Butterfly Migration

What is Butterfly Migration

Each year, hundreds and thousands of butterflies undertake a journey, traveling from their breeding grounds in the north and reaching their overwintering grounds in the south. This annual migration is undertaken by different butterfly species, such as the Monarch, which is a unique phenomenon.

Do all Butterfly Species Migrate

While the migration of Monarch butterflies across North America is one of the most amazing natural events, several other species undertake a small migratory journey. These species include Common Buckeye, Painted Lady, Red Admiral, American Lady, Cloudless Sulphur, Question Mark, Fiery Skipper, Clouded Skipper, Mourning Cloak, and Sachem.

Why do Butterflies Migrate: When and Where do they go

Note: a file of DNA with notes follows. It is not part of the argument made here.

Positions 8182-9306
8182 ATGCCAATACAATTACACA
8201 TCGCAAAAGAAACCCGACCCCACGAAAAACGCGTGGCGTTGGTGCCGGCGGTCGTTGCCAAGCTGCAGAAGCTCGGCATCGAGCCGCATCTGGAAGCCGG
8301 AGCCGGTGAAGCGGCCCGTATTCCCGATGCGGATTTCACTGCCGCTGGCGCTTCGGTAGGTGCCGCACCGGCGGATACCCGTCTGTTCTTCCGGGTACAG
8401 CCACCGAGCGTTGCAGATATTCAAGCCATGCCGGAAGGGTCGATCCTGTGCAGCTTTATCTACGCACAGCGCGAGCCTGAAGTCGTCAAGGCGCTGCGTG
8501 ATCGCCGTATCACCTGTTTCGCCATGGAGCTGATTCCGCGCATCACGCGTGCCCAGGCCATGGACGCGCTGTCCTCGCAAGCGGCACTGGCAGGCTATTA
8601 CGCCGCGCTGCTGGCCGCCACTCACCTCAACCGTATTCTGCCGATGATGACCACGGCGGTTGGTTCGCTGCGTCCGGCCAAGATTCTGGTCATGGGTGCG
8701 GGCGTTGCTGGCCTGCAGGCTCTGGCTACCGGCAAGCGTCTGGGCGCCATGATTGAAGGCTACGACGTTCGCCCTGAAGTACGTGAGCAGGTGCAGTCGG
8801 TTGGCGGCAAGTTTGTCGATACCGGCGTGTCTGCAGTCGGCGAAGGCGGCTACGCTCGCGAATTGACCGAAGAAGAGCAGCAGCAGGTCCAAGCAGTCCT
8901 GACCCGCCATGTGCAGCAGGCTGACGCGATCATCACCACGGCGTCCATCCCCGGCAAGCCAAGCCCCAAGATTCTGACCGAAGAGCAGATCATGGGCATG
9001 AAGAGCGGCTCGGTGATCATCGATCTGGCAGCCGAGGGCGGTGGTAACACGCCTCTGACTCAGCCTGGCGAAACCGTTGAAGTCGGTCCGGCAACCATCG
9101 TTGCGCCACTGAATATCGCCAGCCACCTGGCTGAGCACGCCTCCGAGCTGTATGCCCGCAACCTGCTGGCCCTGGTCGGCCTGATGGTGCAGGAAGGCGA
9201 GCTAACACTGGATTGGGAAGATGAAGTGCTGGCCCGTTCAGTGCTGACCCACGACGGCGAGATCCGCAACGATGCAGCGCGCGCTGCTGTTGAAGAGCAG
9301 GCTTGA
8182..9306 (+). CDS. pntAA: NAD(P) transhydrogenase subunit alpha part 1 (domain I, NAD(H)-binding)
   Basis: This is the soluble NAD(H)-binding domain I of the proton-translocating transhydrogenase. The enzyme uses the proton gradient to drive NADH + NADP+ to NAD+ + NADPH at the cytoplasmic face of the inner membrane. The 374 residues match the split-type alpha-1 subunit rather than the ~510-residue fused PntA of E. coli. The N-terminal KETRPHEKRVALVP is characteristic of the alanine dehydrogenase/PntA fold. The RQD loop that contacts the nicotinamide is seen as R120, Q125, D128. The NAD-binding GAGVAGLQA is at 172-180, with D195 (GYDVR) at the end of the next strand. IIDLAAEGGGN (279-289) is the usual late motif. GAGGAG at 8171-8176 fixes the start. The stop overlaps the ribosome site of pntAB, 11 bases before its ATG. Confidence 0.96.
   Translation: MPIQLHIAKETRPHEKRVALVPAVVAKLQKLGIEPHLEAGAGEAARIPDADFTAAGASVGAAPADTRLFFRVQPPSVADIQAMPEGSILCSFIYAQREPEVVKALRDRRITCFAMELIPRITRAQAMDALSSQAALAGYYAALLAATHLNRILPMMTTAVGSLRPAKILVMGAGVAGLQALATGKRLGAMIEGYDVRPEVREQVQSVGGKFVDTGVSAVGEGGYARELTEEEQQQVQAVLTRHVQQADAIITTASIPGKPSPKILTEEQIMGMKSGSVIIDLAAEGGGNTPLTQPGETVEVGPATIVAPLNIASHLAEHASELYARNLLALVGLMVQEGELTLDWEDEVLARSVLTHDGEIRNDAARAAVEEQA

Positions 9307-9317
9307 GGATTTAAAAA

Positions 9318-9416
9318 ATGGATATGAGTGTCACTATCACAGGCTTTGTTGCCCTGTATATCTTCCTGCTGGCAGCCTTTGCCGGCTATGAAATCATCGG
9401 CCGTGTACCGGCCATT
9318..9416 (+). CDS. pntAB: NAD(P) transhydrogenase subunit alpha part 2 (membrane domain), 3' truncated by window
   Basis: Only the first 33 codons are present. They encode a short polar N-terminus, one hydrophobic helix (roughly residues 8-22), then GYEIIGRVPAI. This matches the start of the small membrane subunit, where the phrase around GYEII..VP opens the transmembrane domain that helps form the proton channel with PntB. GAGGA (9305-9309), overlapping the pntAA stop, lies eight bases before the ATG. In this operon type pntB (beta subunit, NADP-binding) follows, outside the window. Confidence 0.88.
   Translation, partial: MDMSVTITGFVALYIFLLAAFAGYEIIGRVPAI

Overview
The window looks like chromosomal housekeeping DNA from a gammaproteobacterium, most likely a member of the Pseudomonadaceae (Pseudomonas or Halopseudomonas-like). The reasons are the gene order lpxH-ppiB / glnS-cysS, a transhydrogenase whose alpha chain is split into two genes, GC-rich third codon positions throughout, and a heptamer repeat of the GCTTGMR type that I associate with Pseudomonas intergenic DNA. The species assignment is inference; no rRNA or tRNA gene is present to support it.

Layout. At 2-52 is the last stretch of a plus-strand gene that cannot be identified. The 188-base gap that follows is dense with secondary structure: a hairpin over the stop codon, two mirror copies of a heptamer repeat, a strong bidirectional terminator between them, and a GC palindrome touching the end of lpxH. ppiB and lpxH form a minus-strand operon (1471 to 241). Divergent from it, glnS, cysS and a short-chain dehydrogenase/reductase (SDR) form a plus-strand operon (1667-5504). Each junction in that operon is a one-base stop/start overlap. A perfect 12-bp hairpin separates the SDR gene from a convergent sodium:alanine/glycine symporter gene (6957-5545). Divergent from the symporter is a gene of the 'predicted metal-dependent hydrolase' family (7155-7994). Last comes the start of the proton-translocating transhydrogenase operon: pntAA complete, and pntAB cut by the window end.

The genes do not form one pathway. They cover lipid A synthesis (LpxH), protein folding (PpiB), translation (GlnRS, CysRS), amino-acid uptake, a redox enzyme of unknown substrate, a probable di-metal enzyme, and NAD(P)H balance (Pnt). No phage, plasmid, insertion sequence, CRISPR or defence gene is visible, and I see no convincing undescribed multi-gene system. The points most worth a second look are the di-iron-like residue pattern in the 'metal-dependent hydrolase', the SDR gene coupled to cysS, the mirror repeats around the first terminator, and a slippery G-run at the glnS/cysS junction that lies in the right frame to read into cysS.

Migrating to a new place ensures their survival and ample food sources for their caterpillars. Butterfly species like the Monarch do not survive the extreme cold during the winters in the U.S., and they migrate to the west and south each autumn for escaping the cold weather. Migration also allows them to keep themselves safe from parasites that may accumulate in their habitats at the end of summer. In the U.S., Monarch butterflies usually start migrating in October each year, but it may begin earlier.

How do they Migrate

Scientists have found that the brains of butterflies have specialized molecules, which are sensitive to the magnetic field of the Earth, working as a compass. The butterflies use these molecules along with information from the sun’s position to find their way and migrate to different places.

Interesting Facts

  • Monarch butterflies may travel more than 3,000 miles to migrate from Canada and the northeastern U.S. to reach their overwintering habitats in central and southwestern Mexico.
  • The Painted Lady butterflies in North America migrate to northern Mexico and west Texas in winter. Their population in Africa undertakes an autumn migration from Africa to the Arctic Circle, making a round trip covering a distance of 9,000 miles involving butterflies of six successive generations.